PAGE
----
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I'm developing a web app that can upload large file into the Azure Blob Storage.

As a backend, I am using Windows Azure Mobile Services (the web app will generate contents for mobile devices) in nodeJS.

My client can successfully send chunks of data to the backend, everything looks fine but, at the end, the uploaded file is empty. The data upload has been prepared by following this tutorial: it works perfectly when the file is small enough to be uploaded in a single requests. The process fails when the file needs to be broken in chunks. It uses the ReadableStreamBuffer from the tutorial.

Can somebody help me?

Here the code:

Back-end : createBlobBlockFromStream

[...]
            //Get references
            var azure = require('azure');
            var qs = require('querystring');
            var appSettings = require('mobileservice-config').appSettings;

            var accountName = appSettings.STORAGE_NAME;
            var accountKey = appSettings.STORAGE_KEY;
            var host = accountName + '.blob.core.windows.net';

            var container = "zips";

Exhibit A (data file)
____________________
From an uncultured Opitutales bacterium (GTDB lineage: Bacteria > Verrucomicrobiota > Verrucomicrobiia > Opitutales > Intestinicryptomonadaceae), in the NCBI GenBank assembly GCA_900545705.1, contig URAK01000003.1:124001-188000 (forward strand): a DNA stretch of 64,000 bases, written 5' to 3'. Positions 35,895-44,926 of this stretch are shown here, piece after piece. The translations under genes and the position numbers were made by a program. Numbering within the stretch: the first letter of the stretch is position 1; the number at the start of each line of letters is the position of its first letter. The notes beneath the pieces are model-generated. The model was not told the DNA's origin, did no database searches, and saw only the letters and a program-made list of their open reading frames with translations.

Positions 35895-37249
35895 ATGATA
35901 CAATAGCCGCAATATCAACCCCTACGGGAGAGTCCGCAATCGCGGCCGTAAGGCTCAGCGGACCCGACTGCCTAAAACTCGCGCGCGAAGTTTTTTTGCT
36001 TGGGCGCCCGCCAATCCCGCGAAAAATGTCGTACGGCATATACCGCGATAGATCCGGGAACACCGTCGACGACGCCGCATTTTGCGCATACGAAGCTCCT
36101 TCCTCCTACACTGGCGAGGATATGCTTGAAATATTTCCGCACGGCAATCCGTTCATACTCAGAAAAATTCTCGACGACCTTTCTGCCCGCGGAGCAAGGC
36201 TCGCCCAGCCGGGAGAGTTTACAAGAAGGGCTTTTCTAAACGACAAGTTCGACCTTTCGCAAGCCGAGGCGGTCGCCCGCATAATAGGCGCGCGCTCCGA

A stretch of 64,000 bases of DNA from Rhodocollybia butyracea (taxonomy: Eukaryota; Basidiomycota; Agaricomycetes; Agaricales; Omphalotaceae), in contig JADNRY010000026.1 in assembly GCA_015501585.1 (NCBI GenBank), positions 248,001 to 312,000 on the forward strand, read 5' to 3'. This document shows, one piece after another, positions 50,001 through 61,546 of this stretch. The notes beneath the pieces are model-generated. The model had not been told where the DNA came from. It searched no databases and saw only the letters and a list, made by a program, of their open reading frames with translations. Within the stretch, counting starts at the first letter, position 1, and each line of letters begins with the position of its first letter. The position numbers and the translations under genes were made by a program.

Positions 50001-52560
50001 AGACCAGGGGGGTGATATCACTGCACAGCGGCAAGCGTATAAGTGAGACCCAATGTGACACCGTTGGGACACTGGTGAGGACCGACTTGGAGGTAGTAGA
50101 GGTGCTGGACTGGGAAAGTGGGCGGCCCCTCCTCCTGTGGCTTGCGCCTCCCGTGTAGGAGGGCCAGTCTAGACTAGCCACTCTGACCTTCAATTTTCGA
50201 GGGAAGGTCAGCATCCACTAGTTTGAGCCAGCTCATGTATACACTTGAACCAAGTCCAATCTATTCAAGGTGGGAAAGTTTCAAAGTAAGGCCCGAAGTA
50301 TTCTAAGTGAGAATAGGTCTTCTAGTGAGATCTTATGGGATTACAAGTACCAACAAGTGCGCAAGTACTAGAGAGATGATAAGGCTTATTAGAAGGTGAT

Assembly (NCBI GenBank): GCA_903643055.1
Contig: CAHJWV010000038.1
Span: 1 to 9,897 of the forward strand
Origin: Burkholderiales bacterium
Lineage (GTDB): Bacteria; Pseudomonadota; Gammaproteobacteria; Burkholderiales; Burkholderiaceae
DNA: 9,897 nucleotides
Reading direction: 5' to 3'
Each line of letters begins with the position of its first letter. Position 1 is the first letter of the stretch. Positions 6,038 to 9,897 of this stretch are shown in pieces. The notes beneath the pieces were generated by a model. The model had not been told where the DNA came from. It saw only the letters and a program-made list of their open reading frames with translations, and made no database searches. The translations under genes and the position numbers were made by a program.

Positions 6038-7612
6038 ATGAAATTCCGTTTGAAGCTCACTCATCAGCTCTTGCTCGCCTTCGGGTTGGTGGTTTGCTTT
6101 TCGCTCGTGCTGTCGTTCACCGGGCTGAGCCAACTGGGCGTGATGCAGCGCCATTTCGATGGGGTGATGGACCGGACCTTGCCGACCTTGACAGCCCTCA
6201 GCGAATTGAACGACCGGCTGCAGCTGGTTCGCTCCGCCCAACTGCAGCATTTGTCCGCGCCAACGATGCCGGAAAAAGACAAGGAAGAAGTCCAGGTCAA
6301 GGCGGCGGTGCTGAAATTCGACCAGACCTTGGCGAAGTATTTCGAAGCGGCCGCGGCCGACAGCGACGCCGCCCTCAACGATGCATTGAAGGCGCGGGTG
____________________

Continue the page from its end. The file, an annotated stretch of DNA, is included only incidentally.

//console.log(request.body);
            var blobName = request.body.file;
            var blobExt = request.body.ext;               
            var blockId = request.body.blockId;
            var data = new Buffer(request.body.data, "base64");
            var stream = new ReadableStreamBuffer(data);
            var streamLen = stream.size();

            var blobFull = blobName+"."+blobExt;
            console.log("BlobFull: "+blobFull+"; id: "+blockId+"; len: "+streamLen+"; "+stream);
            var blobService = azure.createBlobService(accountName, accountKey, host);
            //console.log("blockId: "+blockId+"; container: "+container+";\nblobFull: "+blobFull+"streamLen: "+streamLen);
            blobService.createBlobBlockFromStream(blockId, container, blobFull, stream, streamLen,
                function(error, response){
                    if(error){
                        request.respond(statusCodes.INTERNAL_SERVER_ERROR, error);
                    } else {
                        request.respond(statusCodes.OK, {message : "block created"});
                    }
                });
[...]

Back-end: commitBlobBlock

[...]
            var azure = require('azure');
            var qs = require('querystring');
            var appSettings = require('mobileservice-config').appSettings;

            var accountName = appSettings.STORAGE_NAME;
            var accountKey = appSettings.STORAGE_KEY;
            var host = accountName + '.blob.core.windows.net';

            var container = "zips";
            var blobName = request.body.file;